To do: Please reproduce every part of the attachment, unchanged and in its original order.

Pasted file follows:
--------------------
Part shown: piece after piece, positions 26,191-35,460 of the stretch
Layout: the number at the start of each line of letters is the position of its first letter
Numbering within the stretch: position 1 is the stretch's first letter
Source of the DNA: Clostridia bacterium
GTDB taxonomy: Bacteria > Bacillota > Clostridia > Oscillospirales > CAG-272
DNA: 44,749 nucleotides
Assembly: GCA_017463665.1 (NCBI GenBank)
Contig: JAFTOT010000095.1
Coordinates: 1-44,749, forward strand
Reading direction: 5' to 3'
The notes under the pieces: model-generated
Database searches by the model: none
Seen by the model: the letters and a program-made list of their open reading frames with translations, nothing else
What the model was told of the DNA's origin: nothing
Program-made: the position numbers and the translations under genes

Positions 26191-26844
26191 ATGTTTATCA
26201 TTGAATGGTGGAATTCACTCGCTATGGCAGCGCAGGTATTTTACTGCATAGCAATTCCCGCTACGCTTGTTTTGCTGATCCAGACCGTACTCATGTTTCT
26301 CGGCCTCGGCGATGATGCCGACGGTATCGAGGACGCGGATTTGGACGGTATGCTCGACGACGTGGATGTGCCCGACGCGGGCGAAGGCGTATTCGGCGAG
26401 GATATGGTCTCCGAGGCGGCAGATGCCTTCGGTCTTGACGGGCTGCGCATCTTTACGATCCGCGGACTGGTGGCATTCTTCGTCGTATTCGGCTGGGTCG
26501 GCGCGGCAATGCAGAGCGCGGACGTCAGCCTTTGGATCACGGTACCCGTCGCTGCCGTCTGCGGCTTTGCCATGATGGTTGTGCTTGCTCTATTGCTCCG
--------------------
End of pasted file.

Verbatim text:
Part shown: piece after piece, positions 26,191-35,460 of the stretch
Layout: the number at the start of each line of letters is the position of its first letter
Numbering within the stretch: position 1 is the stretch's first letter
Source of the DNA: Clostridia bacterium
GTDB taxonomy: Bacteria > Bacillota > Clostridia > Oscillospirales > CAG-272
DNA: 44,749 nucleotides
Assembly: GCA_017463665.1 (NCBI GenBank)
Contig: JAFTOT010000095.1
Coordinates: 1-44,749, forward strand
Reading direction: 5' to 3'
The notes under the pieces: model-generated
Database searches by the model: none
Seen by the model: the letters and a program-made list of their open reading frames with translations, nothing else
What the model was told of the DNA's origin: nothing
Program-made: the position numbers and the translations under genes

Positions 26191-26844
26191 ATGTTTATCA
26201 TTGAATGGTGGAATTCACTCGCTATGGCAGCGCAGGTATTTTACTGCATAGCAATTCCCGCTACGCTTGTTTTGCTGATCCAGACCGTACTCATGTTTCT
26301 CGGCCTCGGCGATGATGCCGACGGTATCGAGGACGCGGATTTGGACGGTATGCTCGACGACGTGGATGTGCCCGACGCGGGCGAAGGCGTATTCGGCGAG
26401 GATATGGTCTCCGAGGCGGCAGATGCCTTCGGTCTTGACGGGCTGCGCATCTTTACGATCCGCGGACTGGTGGCATTCTTCGTCGTATTCGGCTGGGTCG
26501 GCGCGGCAATGCAGAGCGCGGACGTCAGCCTTTGGATCACGGTACCCGTCGCTGCCGTCTGCGGCTTTGCCATGATGGTTGTGCTTGCTCTATTGCTCCG